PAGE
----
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ethompson

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Lots of polishing lessons learned between my first attempt with this Takeda and today - thanks nearly exclusively to the veterans on this forum. After 2 years of daily use/abuse on cheap poly-boards in a commercial kitchen and a couple chip repairs, it has lost 7-9mm in height. Now that this is retired to home use, it feels good to make it pretty again.
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kidsos

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Got some finger stones in from @nutmeg in today and decided to do polishing on my Mazaki. Definitely still getting the hang of it but it was fun. I did a sandpaper progression up to 1200, but did not go far enough as there are still some pretty deep factory scratches left. Next time I will try to take the handle off and do the sandpaper till at least 3000, but all in all I am pretty happy :D
 

ian

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Yea, all my hand sanding is done over multiple days now, usually while half watching a dumb action movie. “The Core” was really good for this. Alternate your strokes from parallel to the spine to perpendicular to the spine as you increase in grit, and don’t move up to the next grit until you can’t see the previous scratches.

And start super low grit if there are deep scratches.
 

kidsos

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Yea, all my hand sanding is done over multiple days now, usually while half watching a dumb action movie. “The Core” was really good for this. Alternate your strokes from parallel to the spine to perpendicular to the spine as you increase in grit, and don’t move up to the next grit until you can’t see the previous scratches.

And start super low grit if there are deep scratches.
Thanks for the tip! will drop down and start wit 120/240 grit somewhere next week and really take my time 🤠
 

Ruso

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I decided to tackle my Yanagi by flattening the bevel and put some "polish". I do not have any polishing stones so after trying few finishers I settled on Gesshin 6000S. This stone gives some contrast and does not mirror polish. This is a first time for me doing such type of job.

Original State of affair:


Naniwa Pro 400 was a poor choice, I've spend more than two and a half hours with it. I did not realize how much work were there.
Naniwa Pro 400 - day 1:

Naniwa Pro 400 - Day 2:


Naniwa Chosera 800 - Day 3

After Chosera 800 I spend some time on the 6000, then I decided to try 8K and 10K stones, but they were putting mirror finish and I was not looking for that. So I went back to lower grit, JNS 1000 this time, and then back to 6K. No pictures of that proccess.

End Result - Gesshin 6000S - Day 5
It is interesting to see how different lighting affects the perceived finish.

 

M1k3

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I'm not sure if you're rotating and lifting the blade to much or not enough.
 

soigne_west

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I think your right. It doesn’t seem to be so much of a problem for me on softer stones.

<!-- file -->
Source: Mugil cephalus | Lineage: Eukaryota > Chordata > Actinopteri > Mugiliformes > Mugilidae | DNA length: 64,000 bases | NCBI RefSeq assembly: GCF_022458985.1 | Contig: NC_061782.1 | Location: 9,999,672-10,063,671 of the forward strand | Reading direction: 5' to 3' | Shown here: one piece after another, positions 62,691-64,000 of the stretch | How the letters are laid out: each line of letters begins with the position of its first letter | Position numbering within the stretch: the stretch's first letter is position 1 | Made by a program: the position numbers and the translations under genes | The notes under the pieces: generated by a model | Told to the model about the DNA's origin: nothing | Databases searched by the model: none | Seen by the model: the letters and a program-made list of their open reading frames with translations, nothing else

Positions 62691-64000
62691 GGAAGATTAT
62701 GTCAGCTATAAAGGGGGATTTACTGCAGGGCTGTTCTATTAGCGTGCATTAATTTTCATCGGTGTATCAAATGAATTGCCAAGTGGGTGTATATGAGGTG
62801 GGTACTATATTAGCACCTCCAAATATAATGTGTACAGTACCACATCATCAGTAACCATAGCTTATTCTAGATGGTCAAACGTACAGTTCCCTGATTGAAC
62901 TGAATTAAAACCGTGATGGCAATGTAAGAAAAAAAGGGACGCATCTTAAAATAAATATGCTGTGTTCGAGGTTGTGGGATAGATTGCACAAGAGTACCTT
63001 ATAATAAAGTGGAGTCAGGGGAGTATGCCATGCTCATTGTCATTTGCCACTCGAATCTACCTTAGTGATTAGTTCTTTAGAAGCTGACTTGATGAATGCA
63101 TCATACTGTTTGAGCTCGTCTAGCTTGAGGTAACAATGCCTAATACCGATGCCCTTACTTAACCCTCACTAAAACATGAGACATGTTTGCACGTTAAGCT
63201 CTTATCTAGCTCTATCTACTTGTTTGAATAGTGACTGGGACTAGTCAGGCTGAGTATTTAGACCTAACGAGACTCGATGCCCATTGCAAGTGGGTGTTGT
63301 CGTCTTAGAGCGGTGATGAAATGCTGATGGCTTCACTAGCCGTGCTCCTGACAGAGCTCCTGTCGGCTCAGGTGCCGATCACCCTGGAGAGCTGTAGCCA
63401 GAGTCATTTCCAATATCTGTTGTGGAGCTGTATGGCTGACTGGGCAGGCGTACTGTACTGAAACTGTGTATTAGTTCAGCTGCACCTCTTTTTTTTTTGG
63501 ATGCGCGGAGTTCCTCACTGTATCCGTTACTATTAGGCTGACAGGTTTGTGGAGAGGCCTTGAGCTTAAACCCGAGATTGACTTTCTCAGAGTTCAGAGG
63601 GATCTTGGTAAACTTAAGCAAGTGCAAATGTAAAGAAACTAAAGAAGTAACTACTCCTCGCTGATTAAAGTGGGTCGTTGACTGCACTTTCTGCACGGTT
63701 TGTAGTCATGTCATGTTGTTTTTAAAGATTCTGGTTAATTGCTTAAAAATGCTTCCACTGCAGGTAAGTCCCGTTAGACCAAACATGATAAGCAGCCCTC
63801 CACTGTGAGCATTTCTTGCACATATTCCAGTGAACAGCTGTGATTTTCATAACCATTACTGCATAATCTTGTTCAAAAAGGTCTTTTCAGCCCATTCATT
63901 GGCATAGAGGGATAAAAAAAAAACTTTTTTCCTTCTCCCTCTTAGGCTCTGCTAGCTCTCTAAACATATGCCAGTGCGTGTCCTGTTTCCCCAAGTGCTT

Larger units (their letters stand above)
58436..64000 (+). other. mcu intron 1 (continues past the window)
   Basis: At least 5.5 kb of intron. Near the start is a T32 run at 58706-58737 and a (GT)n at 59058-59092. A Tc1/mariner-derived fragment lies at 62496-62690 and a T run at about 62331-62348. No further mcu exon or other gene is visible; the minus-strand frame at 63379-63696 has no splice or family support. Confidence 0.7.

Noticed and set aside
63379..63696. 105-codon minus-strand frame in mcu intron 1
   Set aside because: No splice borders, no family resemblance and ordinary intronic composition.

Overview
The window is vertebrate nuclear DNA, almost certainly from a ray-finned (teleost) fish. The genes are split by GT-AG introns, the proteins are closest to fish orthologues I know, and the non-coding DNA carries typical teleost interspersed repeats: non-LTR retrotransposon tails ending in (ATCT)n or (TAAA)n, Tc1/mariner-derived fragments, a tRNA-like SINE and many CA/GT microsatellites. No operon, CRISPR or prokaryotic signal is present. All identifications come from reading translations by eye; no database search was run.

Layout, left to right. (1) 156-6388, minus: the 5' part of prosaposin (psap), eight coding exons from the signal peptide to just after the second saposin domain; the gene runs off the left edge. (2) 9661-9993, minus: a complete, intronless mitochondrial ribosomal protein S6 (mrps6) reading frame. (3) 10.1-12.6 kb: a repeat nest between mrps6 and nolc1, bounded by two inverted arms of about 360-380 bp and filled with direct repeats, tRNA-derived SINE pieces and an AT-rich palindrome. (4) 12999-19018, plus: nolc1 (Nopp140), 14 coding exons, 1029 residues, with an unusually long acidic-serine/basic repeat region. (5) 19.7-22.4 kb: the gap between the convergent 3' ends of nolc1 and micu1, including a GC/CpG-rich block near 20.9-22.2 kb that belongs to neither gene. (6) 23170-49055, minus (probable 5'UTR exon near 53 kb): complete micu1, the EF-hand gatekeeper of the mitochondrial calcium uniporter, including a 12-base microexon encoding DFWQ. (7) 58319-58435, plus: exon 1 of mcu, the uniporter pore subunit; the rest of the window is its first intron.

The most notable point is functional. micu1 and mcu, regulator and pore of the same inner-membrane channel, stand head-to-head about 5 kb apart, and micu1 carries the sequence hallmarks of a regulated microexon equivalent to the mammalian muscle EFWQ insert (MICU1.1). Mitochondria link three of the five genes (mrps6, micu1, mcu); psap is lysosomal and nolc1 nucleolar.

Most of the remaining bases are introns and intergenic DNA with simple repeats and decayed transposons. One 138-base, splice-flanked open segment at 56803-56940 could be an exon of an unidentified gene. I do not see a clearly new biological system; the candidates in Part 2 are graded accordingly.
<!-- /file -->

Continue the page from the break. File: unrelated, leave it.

Hassanbensober

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I have a similar problem with a blade not polishing the way I would like near the tip. Mine is a grind issue and the cladding was ground away in a spot and the core steel is exposed largely on one side. Don’t think there’s anything to be done with it.
 

ian

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I think your right. It doesn’t seem to be so much of a problem for me on softer stones.
I find that some knives seem to decrease in width slightly near the tip as you go toward the spine, so it’s hard to hit that area when polishing, especially on hard, high grit stones. It’s tempting to lift the knife up to hit those areas, eg when working on lower grit stones, but that just makes it even harder to get an even finish there. I’m not sure I’d be trying to lift up at all. I mean, you want the bevel to be flat on the stone, right? This might be one of those times where it’ll be hard to get an even finish without dropping down to a lower grit and focusing on evenness of your strokes rather than getting the finish to look right there. (So, even out the low spot, don’t polish the low spot.)

I’m not that great a polisher, though, so please ignore me if you prefer since I only 1/4 know what I’m talking about.
 

ExistentialHero

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First serious attempt at stone polishing (be gentle!): http://instagr.am/p/CAbpoE2ncOr/
Had some old scuffing on my Wat nakiri, so I decided to try cleaning it up. Flattening out the bevels on a Shapton Pro 120 went pretty well once I realized I needed to dress the stone constantly--after twenty or so strokes with the knife, I'd start to feel the abraisive slowing down, so I'd give it a quick scrub with my diamond plate. I finished with a red Aoto, which left a nice contrast and a fairly uniform fine scratch pattern.
 
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